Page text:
Veni, Vidi, Ventus --
The randomly chaotic and crafty scribblings of a deranged, wannabe artist allowed too many colours in her Crayon box.

Surgeon General's Warning: Some content of "From Pooka's Crayon" may not be suitable for: work, blue-haired little old ladies, the politically-correct, rabid moonbats, uptight mothers, priests, chronic idiots, insurance claims agents, Democrats, children, small furry quadropeds from Alpha Centauri, or your sanity.

Monday, February 19, 2001

Acute Viral Gastroenterits. Tummy Flu. Whee.

I'm still not back in my own skin. This is a really unpleasant and creepy feeling. College and late high school were very very good to me ... I had my fair share of drug use. I NEVER felt like this. Not good.

4 baths, 3 changes of sleeping venue, at least 3 changes of sleeping clothes (including the total loss of them at one point), and I still can't comfortably sit still. Replace sit with a number of other words, like sleep/stand/slouch/lay down, etc, and you get the picture.

First shot they put in my IV was a painkiller. I still don't understand this one. The majority of pain was from the massive stomach upheaval when some group of collective dumbasses brought huge smelly bads of Wendy's food into the ER waiting room. I should have upchucked on them. Then, from the doc poking around on me.

Of course, at least it did help with all the multiple BPs they took. I've got blood blisters from the damn cuff. Why the fuck do they always insist on slapping a cuff on the arm that had the surgery? I am SO sensitive. Assholes.

IV. Three x-rays. Urine sample (which is just always fucking fun when you're dehydrated). Blood tests, which he took through the heplock -- and then wondered why it was going so damn slow. Shoulda barfed on him, too. Oh, and buddy? "As little adhesive as possible because I'm allergic to it" does NOT mean "lets wrap tape all the way around her wrist for the IV tubing." Asshole. The nurse that took it out had to cut the stuff off me.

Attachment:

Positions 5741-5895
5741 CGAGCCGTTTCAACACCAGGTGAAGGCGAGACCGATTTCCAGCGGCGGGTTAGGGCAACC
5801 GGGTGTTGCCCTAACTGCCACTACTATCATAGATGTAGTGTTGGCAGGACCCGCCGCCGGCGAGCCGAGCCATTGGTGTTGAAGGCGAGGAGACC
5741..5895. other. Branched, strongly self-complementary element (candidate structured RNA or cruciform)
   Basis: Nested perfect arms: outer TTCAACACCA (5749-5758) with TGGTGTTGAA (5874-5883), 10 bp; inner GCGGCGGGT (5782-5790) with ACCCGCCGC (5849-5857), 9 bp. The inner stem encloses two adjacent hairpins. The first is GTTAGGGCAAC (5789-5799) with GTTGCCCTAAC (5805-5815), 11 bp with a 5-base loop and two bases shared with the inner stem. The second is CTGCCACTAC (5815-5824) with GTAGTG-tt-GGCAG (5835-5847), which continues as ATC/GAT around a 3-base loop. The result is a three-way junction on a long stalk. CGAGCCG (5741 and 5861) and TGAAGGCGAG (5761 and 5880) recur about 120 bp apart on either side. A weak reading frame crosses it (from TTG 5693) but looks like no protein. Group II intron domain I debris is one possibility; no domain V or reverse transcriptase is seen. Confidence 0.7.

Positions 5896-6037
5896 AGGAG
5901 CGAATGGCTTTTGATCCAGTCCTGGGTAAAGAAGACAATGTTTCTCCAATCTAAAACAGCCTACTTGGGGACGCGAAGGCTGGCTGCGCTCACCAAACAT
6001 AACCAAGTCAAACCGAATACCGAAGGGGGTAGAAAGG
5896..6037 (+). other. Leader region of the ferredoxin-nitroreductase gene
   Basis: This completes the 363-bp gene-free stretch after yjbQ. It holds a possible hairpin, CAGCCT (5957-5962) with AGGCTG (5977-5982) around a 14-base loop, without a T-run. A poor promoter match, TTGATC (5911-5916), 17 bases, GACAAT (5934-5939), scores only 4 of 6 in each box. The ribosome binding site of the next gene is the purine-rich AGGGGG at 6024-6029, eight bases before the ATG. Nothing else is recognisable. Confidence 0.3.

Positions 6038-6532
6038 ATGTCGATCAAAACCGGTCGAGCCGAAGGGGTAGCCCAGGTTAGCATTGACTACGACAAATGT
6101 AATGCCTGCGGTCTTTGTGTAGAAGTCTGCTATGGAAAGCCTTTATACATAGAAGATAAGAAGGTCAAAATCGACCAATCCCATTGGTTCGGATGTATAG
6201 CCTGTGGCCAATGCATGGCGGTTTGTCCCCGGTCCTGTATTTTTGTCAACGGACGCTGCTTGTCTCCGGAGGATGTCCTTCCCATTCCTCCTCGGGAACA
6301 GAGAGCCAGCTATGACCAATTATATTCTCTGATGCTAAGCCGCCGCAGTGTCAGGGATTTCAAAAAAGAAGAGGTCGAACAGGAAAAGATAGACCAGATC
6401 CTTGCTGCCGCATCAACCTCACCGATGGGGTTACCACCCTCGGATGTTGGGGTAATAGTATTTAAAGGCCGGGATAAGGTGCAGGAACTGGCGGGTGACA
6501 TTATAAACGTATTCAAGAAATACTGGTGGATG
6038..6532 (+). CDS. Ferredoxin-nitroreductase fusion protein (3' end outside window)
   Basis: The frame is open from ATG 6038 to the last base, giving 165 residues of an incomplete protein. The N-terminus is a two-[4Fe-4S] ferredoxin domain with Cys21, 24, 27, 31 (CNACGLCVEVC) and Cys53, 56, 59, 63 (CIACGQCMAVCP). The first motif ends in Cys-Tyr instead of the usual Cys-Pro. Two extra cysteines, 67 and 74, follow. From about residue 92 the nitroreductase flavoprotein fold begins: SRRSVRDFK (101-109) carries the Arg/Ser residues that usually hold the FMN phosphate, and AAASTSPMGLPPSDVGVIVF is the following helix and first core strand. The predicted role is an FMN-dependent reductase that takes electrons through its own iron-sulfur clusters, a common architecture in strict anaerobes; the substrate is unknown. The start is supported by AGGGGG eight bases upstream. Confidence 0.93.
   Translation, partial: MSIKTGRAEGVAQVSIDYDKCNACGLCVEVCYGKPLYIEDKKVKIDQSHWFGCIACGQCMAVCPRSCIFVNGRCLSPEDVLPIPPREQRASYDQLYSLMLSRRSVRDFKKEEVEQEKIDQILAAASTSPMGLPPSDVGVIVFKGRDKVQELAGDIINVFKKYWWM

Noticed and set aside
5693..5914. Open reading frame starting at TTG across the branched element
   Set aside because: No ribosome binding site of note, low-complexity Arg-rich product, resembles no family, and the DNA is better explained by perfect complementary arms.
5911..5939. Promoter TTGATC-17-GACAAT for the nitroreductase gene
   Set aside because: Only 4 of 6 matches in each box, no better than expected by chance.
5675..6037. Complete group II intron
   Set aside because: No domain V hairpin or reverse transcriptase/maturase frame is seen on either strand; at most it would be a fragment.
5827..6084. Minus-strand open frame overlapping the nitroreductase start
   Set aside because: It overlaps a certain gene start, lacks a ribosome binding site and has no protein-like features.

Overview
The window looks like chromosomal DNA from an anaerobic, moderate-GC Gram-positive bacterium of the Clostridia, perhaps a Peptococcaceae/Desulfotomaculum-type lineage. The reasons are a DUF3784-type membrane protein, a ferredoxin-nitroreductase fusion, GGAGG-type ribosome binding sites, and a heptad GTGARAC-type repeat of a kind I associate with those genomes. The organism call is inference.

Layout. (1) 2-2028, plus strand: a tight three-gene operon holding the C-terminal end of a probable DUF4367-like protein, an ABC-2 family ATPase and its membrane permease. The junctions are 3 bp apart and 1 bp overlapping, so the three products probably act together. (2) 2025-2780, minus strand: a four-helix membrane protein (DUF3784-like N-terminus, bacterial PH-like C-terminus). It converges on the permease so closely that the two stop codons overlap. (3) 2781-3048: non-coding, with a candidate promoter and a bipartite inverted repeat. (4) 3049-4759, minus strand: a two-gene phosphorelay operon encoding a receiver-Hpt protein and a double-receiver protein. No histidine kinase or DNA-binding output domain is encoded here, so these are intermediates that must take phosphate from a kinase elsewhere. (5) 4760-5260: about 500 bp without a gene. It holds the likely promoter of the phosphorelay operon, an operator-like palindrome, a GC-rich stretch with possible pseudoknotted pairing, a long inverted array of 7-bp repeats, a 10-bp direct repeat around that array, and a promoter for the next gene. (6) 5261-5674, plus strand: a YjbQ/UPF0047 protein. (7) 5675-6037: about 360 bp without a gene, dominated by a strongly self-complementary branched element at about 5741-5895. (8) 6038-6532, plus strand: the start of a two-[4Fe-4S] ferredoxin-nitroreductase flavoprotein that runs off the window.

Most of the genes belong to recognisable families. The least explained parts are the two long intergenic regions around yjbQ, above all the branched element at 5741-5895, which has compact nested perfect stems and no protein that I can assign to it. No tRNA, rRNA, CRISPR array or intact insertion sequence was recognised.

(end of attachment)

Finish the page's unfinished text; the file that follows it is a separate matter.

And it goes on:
I only know one of the three things they shot into my IV along with the saline, and that was the standard Phenergan that I had to ASK for -- I'm barfing, HELLO -- but they happily shot me up with a painkiller that is still totally fucking with me over 12 hours later.

I don't feel good.

Okay, I'm not technicolour power yarking anymore ... but the dizzy out of body thing I've got going on is far worse in many many ways.


Friday, February 16, 2001


I don't know what I am. Eclectic Catholic, perhaps. I've touched the Other World, so to speak. There is No One Truth. My faith is a wide and generously forgiving creature, touching points of knowledge from everything I've absorbed and incorporating it into something distinctly my own.

I still wear a little gold cross. It's hanging not all that far from the pentacle tattooed on my hip, or the Eye of Horus that will eventually be on my lower back and part of a larger blended vision of combined Faith.

I believe in Free Will, only to the extent that we are allowed to make certain choices within the threads of our pattern. The keystones, the laylines, the basic warp of our lives, our Destiny, is pre-ordained. The weft in between is where we're allowed to make the most of how our Fate is woven.

Too much "wrong" can happen to those using Free Will to the very best extremes for any other course of belief. If Free Will was so effective, then logicially speaking, the life of that Good Child would always flow along the same comfortable lines of Will.

But Bad Things happen. No matter what choices we make, there's always what seems to be a "wild card" thrown in that tosses our lives out of our chosen path. It's no wild card, it's Fate, and it's guiding back towards the path Destiny intended.

Fate, you see, is not a fickle mistress. Fate is true balance. There is neither good, nor evil, nor right or wrong. The Wheel spins equally, and the Fate of one is balanced by the Fate of another. Fate chooses without bias, through that single half-blind eye that the Sisters of one mythology share.

It's the turn of a card, the fair lot drawn while another gains the short straw. Someone must win, someone must lose. Life works that way. There can never be one extreme without the other.

In the end, everything balances out.

In perspective, it may seem unfair. Cast your lot beside that of another, and see how he feels. Or another. Or another. Tally up the good and bad amongst you, the life of total hardship of one to the fairy tale life of another.

Black and White become Grey.